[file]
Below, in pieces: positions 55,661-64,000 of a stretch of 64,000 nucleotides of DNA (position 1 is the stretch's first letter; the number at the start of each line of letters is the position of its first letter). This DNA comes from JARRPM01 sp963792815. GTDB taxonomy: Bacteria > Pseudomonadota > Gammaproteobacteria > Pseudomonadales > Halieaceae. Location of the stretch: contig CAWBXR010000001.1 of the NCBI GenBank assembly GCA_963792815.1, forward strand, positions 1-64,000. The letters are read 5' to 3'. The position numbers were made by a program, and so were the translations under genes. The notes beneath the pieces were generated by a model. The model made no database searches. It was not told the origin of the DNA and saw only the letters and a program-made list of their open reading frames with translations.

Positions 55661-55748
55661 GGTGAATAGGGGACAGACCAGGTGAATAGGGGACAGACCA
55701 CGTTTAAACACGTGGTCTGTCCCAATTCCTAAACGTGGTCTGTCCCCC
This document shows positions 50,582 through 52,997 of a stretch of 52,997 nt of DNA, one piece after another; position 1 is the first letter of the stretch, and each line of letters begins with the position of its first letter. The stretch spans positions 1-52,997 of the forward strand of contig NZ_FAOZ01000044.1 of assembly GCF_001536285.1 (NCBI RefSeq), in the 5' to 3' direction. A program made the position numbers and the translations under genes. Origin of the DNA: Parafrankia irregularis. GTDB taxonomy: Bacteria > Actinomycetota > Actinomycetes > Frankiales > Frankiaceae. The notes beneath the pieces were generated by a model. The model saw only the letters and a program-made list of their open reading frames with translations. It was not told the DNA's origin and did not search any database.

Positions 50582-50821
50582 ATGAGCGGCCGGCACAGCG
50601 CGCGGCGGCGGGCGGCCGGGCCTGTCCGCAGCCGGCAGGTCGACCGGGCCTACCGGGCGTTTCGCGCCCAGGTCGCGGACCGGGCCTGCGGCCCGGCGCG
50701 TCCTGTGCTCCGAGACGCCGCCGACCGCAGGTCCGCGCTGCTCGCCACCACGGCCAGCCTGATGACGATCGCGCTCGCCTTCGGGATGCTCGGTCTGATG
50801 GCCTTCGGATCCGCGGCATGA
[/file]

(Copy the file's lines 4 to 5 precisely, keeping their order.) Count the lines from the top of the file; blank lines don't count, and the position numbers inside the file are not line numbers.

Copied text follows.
55701 CGTTTAAACACGTGGTCTGTCCCAATTCCTAAACGTGGTCTGTCCCCC
This document shows positions 50,582 through 52,997 of a stretch of 52,997 nt of DNA, one piece after another; position 1 is the first letter of the stretch, and each line of letters begins with the position of its first letter. The stretch spans positions 1-52,997 of the forward strand of contig NZ_FAOZ01000044.1 of assembly GCF_001536285.1 (NCBI RefSeq), in the 5' to 3' direction. A program made the position numbers and the translations under genes. Origin of the DNA: Parafrankia irregularis. GTDB taxonomy: Bacteria > Actinomycetota > Actinomycetes > Frankiales > Frankiaceae. The notes beneath the pieces were generated by a model. The model saw only the letters and a program-made list of their open reading frames with translations. It was not told the DNA's origin and did not search any database.